Sunday, November 27, 2005

Nanoscale hydrodynamics: Enhanced flow in carbon nanotubes


Nature 438, 44 (3 November 2005) | doi:10.1038/43844a

"Nanoscale hydrodynamics: Enhanced flow in carbon nanotubes
Mainak Majumder1, Nitin Chopra1, Rodney Andrews2 and Bruce J. Hin

"Nanoscale structures that could mimic the selective transport and extraordinarily fast flow possible in biological cellular channels would have a wide range of potential applications. Here we show that liquid flow through a membrane composed of an array of aligned carbon nanotubes is four to five orders of magnitude faster than would be predicted from conventional fluid-flow theory. This high fluid velocity results from an almost frictionless interface at the carbon-nanotube wall.

"1. Chemical and Materials Engineering Department, University of Kentucky, Lexington, Kentucky 40506, USA
2. Center for Applied Energy Research, Lexington, Kentucky 40511, USA"

Scientists See Light That May be from First Objects in Universe

SpaceRef - Your Space Reference

"This new Spitzer discovery agrees with observations from the NASA Cosmic Background Explorer satellite from the 1990s that suggested there may be an infrared background that could not be attributed to known stars. It also supports observations from the NASA Wilkinson Microwave Anisotropy Probe from 2003, which estimated that stars first ignited 200 million to 400 million years after the Big Bang.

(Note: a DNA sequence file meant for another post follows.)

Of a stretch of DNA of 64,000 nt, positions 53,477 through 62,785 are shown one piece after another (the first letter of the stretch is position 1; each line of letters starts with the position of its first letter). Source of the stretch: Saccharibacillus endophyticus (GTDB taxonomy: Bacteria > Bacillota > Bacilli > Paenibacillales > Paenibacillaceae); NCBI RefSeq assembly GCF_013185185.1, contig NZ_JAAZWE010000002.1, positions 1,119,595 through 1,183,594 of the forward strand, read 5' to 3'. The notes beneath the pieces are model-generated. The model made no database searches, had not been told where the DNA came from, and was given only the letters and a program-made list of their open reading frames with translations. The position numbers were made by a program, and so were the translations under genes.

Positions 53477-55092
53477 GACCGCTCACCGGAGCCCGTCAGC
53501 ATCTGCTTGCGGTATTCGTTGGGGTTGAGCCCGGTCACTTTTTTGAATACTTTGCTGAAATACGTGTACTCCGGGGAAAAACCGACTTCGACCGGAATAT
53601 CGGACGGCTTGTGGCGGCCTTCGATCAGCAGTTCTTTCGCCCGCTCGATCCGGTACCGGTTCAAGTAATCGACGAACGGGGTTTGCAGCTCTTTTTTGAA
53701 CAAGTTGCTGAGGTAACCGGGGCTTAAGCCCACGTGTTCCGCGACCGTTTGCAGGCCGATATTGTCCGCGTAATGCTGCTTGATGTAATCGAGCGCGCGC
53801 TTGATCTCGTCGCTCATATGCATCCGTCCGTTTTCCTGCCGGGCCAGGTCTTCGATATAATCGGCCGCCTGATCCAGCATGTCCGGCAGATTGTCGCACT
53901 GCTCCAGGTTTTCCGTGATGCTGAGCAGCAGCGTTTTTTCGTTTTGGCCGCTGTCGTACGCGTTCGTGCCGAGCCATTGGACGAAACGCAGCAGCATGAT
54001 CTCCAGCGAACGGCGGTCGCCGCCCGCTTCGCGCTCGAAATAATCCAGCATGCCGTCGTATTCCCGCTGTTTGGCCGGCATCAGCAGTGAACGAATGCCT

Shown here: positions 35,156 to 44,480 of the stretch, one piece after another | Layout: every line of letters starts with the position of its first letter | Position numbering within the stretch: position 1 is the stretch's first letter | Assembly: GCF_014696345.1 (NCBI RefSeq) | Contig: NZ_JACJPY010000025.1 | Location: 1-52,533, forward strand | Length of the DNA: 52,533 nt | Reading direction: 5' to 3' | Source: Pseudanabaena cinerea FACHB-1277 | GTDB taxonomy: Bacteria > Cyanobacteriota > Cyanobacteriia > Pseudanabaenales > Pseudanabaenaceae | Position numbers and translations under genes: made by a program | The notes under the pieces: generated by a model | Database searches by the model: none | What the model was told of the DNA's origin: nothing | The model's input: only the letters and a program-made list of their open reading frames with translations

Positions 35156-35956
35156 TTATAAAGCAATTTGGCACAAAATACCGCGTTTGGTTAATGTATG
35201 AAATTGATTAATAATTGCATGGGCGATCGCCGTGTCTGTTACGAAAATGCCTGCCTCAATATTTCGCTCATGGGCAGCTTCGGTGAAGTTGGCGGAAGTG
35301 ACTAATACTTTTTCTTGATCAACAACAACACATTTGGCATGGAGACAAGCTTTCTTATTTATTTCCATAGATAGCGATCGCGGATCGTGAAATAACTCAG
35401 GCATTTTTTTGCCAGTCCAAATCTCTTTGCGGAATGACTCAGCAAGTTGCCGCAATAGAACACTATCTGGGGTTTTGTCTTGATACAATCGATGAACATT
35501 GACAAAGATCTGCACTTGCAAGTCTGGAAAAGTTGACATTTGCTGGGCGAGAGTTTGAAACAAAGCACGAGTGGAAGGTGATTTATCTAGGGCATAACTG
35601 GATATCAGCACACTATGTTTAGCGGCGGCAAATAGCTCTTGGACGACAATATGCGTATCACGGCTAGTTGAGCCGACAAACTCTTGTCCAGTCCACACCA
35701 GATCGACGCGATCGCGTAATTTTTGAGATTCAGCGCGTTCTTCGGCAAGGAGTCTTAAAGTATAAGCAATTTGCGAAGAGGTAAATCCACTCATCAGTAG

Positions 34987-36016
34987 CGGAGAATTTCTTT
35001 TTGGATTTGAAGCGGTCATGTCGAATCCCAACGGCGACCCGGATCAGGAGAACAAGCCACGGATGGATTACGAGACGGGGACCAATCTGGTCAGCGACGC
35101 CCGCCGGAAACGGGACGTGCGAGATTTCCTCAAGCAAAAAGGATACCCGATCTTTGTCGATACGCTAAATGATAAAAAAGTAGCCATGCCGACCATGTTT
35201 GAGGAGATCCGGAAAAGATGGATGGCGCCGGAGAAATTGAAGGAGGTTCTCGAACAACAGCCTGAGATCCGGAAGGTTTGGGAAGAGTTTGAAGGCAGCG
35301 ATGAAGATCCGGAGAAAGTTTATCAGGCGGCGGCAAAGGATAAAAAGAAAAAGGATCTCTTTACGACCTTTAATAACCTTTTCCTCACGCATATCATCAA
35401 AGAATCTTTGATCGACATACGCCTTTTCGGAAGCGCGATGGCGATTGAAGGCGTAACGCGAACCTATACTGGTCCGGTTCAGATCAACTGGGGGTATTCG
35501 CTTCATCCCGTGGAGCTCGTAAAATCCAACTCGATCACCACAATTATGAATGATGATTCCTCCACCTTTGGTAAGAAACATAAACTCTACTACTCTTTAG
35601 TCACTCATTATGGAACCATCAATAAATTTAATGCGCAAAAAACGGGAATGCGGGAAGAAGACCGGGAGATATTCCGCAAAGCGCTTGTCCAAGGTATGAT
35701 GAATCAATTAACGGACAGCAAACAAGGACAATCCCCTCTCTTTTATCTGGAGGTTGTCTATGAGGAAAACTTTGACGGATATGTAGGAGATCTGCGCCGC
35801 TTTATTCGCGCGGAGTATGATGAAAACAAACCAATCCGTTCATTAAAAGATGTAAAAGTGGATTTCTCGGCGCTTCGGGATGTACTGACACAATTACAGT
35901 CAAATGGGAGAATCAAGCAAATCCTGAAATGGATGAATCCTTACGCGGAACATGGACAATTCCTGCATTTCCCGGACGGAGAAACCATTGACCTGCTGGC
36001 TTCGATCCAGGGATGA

'This difficult measurement pushes the instrument to performance limits that were not anticipated in its design,' said team member Dr. S. Harvey Moseley, instrument scientist for Spitzer. 'We have worked very hard to rule out other sources for the signal we observed.' "

Saturday, November 26, 2005

"Bright Infrared Emission from Electrically Induced Excitons in Carbon Nanotubes"


Nanotube films as shock absorbers, nanotubes as infrared emitters, these things are a technological explosion! I'm fascinated, but can't hope to keep up with the field.

"Bright Infrared Emission from Electrically Induced Excitons in Carbon Nanotubes
Jia Chen,1* Vasili Perebeinos,1 Marcus Freitag,1 James Tsang,1 Qiang Fu,2 Jie Liu,2 Phaedon Avouris1*
We used the high local electric fields at the junction between the suspended and supported parts of a single carbon nanotube molecule to produce unusually bright infrared emission under unipolar operation. Carriers were accelerated by band-bending at the suspension interface, and they created excitons that radiatively recombined. This excitation mechanism is 1000 times more efficient than recombination of independently injected electrons and holes, and it results from weak electron-phonon scattering and strong electron-hole binding caused by one-dimensional confinement. The ensuing high excitation density allows us to observe emission from higher excited states not seen by photoexcitation. The excitation mechanism of these states was analyzed.
1 IBM Research Division, Thomas J. Watson Research Center, Post Office Box 218, Yorktown Heights, NY 10598, USA.
2 Department of Chemistry, Duke University, Durham, NC 27708, USA. "

"Loss of Fear Factor Makes Timid Mouse Bold"

"Eric R. Kandel at Columbia University, found that the protein stathmin is critical for both innate and learned fear"